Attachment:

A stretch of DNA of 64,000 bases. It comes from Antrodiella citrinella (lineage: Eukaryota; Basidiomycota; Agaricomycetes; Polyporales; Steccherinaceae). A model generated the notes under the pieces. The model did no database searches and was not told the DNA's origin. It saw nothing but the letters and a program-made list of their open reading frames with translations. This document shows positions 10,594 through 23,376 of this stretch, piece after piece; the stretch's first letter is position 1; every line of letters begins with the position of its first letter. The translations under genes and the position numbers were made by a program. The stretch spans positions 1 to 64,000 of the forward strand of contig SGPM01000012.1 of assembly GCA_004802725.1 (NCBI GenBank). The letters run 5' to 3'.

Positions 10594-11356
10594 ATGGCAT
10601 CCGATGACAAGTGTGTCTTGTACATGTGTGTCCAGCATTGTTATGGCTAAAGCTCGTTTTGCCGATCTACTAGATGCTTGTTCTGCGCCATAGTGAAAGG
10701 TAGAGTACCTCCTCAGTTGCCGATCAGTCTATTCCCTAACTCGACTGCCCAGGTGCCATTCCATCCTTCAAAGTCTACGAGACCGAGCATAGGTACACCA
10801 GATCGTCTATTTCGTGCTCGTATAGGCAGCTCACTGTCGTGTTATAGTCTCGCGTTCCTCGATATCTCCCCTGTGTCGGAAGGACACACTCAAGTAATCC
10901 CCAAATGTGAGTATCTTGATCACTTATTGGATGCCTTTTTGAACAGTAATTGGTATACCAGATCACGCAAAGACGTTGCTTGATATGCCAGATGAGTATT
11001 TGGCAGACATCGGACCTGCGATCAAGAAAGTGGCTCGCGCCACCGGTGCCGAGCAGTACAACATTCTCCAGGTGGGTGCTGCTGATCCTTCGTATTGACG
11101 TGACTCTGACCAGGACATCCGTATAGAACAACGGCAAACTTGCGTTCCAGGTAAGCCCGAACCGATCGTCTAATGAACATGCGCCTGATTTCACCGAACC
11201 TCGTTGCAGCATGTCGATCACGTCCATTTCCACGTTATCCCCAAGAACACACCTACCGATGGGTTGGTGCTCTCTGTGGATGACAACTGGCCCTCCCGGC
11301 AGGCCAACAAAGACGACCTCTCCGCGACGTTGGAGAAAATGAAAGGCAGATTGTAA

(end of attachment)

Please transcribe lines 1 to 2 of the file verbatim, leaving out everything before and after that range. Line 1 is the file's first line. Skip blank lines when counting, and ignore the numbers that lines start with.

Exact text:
A stretch of DNA of 64,000 bases. It comes from Antrodiella citrinella (lineage: Eukaryota; Basidiomycota; Agaricomycetes; Polyporales; Steccherinaceae). A model generated the notes under the pieces. The model did no database searches and was not told the DNA's origin. It saw nothing but the letters and a program-made list of their open reading frames with translations. This document shows positions 10,594 through 23,376 of this stretch, piece after piece; the stretch's first letter is position 1; every line of letters begins with the position of its first letter. The translations under genes and the position numbers were made by a program. The stretch spans positions 1 to 64,000 of the forward strand of contig SGPM01000012.1 of assembly GCA_004802725.1 (NCBI GenBank). The letters run 5' to 3'.

Positions 10594-11356